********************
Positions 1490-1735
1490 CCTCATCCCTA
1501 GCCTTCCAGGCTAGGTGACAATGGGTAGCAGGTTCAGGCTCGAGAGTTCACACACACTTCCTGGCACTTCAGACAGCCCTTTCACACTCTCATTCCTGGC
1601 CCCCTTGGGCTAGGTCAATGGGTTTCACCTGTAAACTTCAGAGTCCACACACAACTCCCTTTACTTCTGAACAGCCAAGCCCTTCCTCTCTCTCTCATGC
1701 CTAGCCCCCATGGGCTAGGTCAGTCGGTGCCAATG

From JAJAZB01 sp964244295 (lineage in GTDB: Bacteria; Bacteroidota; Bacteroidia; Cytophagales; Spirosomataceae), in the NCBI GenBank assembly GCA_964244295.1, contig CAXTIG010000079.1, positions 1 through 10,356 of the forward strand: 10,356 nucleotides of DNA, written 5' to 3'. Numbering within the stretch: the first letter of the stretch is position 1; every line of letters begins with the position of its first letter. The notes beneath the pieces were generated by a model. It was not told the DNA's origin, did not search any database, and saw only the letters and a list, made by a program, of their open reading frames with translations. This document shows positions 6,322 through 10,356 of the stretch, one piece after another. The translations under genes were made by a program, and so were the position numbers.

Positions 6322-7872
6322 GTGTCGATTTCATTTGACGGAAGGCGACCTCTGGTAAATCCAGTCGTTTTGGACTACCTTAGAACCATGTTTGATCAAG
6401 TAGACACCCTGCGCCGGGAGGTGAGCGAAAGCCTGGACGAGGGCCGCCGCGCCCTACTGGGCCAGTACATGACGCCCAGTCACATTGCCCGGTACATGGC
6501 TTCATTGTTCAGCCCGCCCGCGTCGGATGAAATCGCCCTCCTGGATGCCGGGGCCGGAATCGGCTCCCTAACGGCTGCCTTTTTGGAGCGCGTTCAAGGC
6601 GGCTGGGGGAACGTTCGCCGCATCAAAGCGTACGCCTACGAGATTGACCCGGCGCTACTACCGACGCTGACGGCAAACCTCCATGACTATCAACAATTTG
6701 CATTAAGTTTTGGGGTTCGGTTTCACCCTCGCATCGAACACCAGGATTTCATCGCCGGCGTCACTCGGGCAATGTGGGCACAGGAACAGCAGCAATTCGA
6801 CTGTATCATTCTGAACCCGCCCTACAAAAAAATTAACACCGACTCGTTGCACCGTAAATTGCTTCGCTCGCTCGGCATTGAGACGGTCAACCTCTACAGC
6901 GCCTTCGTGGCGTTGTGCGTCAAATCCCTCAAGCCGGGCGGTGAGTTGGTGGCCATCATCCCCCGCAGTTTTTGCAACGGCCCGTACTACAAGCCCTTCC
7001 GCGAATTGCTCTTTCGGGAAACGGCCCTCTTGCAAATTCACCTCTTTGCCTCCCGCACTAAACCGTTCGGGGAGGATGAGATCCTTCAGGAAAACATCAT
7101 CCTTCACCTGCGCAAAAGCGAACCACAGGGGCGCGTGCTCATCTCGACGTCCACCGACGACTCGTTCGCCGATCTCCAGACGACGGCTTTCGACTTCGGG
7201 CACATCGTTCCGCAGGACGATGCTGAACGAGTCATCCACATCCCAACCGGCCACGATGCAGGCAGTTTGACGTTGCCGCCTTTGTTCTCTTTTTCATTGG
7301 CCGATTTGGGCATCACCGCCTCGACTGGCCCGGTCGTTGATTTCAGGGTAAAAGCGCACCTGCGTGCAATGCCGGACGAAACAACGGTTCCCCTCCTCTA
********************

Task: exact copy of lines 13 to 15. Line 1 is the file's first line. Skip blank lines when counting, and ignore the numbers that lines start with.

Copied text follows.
6801 CTGTATCATTCTGAACCCGCCCTACAAAAAAATTAACACCGACTCGTTGCACCGTAAATTGCTTCGCTCGCTCGGCATTGAGACGGTCAACCTCTACAGC
6901 GCCTTCGTGGCGTTGTGCGTCAAATCCCTCAAGCCGGGCGGTGAGTTGGTGGCCATCATCCCCCGCAGTTTTTGCAACGGCCCGTACTACAAGCCCTTCC
7001 GCGAATTGCTCTTTCGGGAAACGGCCCTCTTGCAAATTCACCTCTTTGCCTCCCGCACTAAACCGTTCGGGGAGGATGAGATCCTTCAGGAAAACATCAT